Department of Education

Netizens question DepEd’s priorities after Panatang Makabayan amendment

Christa Escudero

This is AI generated summarization, which may have errors. For context, always refer to the full article.

Netizens question DepEd’s priorities after Panatang Makabayan amendment
'Kung ano-ano inuuna,' says one netizen

The Department of Education (DepEd) has amended the Panatang Makabayan, saying this was to make it more solemn and inclusive of all religions, but many netizens questioned the move, citing pressing problems that the department should prioritize.

The DepEd, which issued the order signed by Vice President and Education Secretary Sara Duterte on Tuesday, February 14, said it made the decision “in accordance with the recommendations of various experts and linguists.”

The department said various organizations were consulted regarding the change through the Office of the Undersecretary for Curriculum and Teaching (OUCT), including the Linguistic Society of the Philippines, the Pambansang Samahan sa Linggwistika at Literaturang Filipino, and the Language Study Center of the Philippine Normal University.

“With these consultations, OUCT recommended that nananalangin be used instead of nagdarasal primarily because the nananalangin is inherent and integral in Filipino identities as it is rooted in Tagalog,” DepEd said. 

“Likewise, it is more inclusive and appropriate as it does not refer to or specify religions, and at the same time, it encompasses indigenous belief systems,” it added.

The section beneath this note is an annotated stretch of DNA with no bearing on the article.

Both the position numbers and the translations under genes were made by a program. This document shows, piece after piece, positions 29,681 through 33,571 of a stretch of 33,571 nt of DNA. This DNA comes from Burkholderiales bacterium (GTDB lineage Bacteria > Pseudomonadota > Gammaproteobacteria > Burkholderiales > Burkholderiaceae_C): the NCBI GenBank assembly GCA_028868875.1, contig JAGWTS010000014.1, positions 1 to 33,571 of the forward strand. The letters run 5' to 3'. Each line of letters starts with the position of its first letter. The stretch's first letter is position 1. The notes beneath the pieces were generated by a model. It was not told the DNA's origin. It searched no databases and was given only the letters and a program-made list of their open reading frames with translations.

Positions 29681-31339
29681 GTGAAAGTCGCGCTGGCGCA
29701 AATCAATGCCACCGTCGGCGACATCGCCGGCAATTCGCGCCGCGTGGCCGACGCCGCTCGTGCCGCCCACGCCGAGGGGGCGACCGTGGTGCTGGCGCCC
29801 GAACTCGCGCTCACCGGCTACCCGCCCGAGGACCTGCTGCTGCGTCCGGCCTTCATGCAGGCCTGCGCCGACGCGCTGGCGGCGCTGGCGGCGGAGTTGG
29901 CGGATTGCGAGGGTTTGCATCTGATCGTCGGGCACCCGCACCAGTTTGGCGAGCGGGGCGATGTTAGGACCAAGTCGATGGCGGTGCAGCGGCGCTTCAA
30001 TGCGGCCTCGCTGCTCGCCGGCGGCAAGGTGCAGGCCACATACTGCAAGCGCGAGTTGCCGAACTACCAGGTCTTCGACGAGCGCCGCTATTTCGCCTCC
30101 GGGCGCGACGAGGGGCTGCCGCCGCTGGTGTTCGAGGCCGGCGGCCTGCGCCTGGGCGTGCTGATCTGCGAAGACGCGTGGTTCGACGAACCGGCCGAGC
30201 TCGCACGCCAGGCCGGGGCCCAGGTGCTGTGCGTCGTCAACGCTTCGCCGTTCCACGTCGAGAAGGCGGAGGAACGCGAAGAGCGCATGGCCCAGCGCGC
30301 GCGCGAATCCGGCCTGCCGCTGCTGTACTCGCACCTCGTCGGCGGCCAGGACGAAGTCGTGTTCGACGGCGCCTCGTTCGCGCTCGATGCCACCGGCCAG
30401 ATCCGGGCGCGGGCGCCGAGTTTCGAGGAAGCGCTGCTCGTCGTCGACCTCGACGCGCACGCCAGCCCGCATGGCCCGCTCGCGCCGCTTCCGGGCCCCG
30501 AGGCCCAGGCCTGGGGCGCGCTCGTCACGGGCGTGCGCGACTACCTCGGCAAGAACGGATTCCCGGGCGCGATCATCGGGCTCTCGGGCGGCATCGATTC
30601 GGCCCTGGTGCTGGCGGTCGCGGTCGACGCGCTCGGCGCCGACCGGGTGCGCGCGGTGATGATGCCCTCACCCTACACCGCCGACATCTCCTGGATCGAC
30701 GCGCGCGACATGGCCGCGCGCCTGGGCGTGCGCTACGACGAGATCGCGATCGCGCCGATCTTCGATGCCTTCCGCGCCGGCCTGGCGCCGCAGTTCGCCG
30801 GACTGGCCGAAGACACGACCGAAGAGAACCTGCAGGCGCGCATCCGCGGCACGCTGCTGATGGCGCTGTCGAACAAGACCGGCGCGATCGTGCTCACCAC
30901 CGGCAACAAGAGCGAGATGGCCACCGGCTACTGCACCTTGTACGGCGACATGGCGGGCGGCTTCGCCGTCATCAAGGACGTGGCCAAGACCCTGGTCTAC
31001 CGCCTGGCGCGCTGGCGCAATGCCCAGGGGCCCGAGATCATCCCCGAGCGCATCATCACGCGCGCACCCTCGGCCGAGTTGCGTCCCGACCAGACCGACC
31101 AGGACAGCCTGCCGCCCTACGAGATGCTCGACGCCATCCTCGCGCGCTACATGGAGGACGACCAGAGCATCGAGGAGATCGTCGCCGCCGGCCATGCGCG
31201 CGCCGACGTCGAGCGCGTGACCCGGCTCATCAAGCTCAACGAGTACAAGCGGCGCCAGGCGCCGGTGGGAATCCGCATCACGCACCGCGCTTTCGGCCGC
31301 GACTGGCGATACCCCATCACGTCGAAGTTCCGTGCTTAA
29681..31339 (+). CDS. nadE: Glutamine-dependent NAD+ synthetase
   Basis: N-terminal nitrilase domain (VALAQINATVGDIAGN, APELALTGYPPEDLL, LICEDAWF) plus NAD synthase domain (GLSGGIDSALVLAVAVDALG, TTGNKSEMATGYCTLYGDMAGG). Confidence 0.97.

The department further cited representatives from indigenous, Muslim, and Moro communities, who reportedly expressed their preference for the word dalangin as it is “more spiritual and universal.” 

‘Is this what DepEd has to offer?’

Many Filipinos online, however, were not having it.

Many questioned the priorities of DepEd, citing many other issues in the education sector that deserved attention. “Masabi lang na may nagawa sila. Sa dami ng dapat asikasuhin sa edukasyon, ‘yan pa ang naisip baguhin,” read one Facebook post.

The country’s education system is dealing with a multitude of issues: a learning crisis, lack of classrooms, underreported bullying, malnourished students, lack of support for teachers, and a call to review the K-12 curriculum, among others.

DepEd has also been under fire for purchasing allegedly overpriced laptops and cameras, proposing to make ROTC mandatory, and banning extracurricular activities in schools.

Several users made sarcastic comments on how amending the Panatang Makabayan would address these pressing issues.

Users also questioned the department’s use of its P710-billion budget, which includes confidential funds amounting to P150 million.

Meanwhile, other users did not see any difference between the old and new version of the Panatang Makabayan, saying nagdarasal and nananalangin are synonymous. Some users said they preferred the old version, with at least one noting that the word change “doesn’t just roll off the tongue.”

The Panatang Makabayan or Patriotic Oath, is one of the national pledges of the Philippines, together with the Panunumpa ng Katapatan sa Watawat ng Pilipinas or the Pledge of Allegiance to the Philippine Flag. These pledges are usually recited during flag ceremonies, especially in schools as mandated by Republic Act No. 8491, after singing the Philippine national anthem.

The last time the Panatang Makabayan was revised was in 2001. –

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Christa Escudero

Christa Escudero is a digital communications specialist for Rappler.